Several years ago, during my junior year of college, I had a crisis of confidence. In my circle of friends, three (including my now-fiance) went abroad for a semester, one did an internship in Washington, DC, and the last was finishing up his last semester before med school. Meanwhile, I was pretty much left alone in the city where I grew up. I had even gotten accepted into the study-abroad program, but due to some financial difficulties, I just couldn't go. I tried getting in with another group, but it was late in the game, so while they were welcoming, I didn't fit in as well. In-jokes will do that. I tried becoming closer friends with a few acquaintances. For the most part, that didn't work -- there was a reason they were just acquaintances, after all.
I was getting worried. After all, everyone knows that study-abroad is a life-changing experience, right? While the only interesting thing going on back home was that our school's basketball team was doing very well. Now, there are two small problems with this: first, I simply do not care about basketball on any level. I hate playing it, and watching it doesn't entertain me, whether it's kids, high school, college, or pro. Second, my friends actually told me that they'd give up this experience - they'd actually put down the money to come home - just so they could see their team go all the way. Let me repeat that. They would put down money (that I didn't have) to leave an experience (that I would never get) in order to watch a sporting event (that I can't stand). It must be nice.
So that was my life versus theirs. What would happen, I worried, when they got back? Would their lives be changed? Would they have outgrown me? What could I possibly bring to the table anymore?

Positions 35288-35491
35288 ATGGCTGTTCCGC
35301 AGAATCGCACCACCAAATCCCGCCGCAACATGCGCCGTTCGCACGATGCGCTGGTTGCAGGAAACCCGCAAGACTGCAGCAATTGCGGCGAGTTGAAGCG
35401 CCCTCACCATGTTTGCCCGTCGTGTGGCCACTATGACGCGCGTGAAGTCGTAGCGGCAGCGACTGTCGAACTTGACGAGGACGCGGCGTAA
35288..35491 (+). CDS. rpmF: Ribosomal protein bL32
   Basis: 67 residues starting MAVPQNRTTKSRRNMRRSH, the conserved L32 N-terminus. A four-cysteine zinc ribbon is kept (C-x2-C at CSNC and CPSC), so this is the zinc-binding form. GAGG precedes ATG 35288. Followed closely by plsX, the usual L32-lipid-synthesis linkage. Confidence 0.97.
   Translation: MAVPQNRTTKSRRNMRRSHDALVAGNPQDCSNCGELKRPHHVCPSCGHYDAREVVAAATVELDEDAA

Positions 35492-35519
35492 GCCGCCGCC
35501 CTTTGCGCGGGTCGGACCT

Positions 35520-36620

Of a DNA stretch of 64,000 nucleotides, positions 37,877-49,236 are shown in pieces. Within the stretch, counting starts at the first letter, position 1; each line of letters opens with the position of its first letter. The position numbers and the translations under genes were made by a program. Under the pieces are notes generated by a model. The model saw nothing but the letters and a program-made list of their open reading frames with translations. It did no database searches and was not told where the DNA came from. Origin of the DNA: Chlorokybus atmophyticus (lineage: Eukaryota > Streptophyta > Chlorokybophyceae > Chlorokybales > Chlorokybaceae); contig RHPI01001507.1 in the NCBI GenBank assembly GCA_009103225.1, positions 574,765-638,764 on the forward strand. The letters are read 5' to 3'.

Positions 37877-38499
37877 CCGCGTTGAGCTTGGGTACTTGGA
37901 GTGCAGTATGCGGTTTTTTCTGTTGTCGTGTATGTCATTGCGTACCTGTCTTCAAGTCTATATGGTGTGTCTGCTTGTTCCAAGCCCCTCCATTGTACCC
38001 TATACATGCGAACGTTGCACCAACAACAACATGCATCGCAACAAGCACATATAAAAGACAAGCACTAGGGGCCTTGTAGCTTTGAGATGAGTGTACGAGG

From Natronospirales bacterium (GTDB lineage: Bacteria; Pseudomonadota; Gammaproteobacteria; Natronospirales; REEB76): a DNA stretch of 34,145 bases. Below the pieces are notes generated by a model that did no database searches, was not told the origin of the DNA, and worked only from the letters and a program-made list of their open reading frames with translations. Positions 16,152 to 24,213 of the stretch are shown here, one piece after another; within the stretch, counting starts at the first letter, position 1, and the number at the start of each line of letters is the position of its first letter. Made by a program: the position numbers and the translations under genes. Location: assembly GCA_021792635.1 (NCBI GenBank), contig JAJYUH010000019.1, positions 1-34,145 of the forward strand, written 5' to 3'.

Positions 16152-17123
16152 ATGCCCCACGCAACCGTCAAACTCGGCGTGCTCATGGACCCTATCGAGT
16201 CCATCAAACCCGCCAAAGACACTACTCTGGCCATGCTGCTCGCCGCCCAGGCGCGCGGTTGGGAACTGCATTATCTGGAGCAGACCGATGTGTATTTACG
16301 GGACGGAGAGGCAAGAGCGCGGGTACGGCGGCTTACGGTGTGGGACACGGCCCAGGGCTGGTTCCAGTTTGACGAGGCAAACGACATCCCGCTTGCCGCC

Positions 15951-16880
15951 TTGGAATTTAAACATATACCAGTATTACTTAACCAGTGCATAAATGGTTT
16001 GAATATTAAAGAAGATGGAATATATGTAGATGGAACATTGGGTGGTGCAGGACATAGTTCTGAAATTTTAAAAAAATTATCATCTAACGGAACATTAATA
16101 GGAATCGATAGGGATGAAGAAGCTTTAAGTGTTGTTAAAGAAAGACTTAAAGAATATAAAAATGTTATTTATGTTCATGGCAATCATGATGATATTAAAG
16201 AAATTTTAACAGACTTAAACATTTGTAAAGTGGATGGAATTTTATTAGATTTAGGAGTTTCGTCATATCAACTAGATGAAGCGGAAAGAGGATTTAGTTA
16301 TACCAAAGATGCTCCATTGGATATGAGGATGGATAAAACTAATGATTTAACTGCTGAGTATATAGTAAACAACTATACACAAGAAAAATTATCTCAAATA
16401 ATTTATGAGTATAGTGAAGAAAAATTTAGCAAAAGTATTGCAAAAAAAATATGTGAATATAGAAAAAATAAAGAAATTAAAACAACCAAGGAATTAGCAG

I'm still close to some of these friends, but I'm also still worried. I met up with some of them recently, and can you guess what the conversation was about? College basketball, and the beers they've had in other countries. Also work, but my job just isn't interesting compared to foiling bank robberies and assisting the developmentally disabled. And, at one or two points, weddings, which was a topic I could speak to... but the one person in the group who isn't planning a wedding managed to hijack those conversations. Usually to college basketball or international beers. Thanks, guys.
So I was heading home and thinking about how boring my life is. I work at a job no one really cares to hear about. I spend my commute either sleeping or reading books no one cares about. I go home, eat, maybe blog about one of those books no one cares about, and go to bed way too late to get a good night's sleep. In between, I may do some wedding planning, but let's face it: the only people who care about wedding plans are the people who have something at stake inthe wedding. The conversation hijack I mentioned above just proves that.
So I decided to do something like what I did back in junior year. I am going to write about my experiences. I'm a writer, after all; if I can't make stories sound interesting, then I'm doing something wrong. Also, maybe by making my experiences sound interesting, I'll attract more interesting experiences. I don't know, but it's sure worth a try.
I mean, just because I don't save a ton of money or eliminate plastic from my daily life or create board games or read the comics for you doesn't mean I don't have a right to tell my stories.
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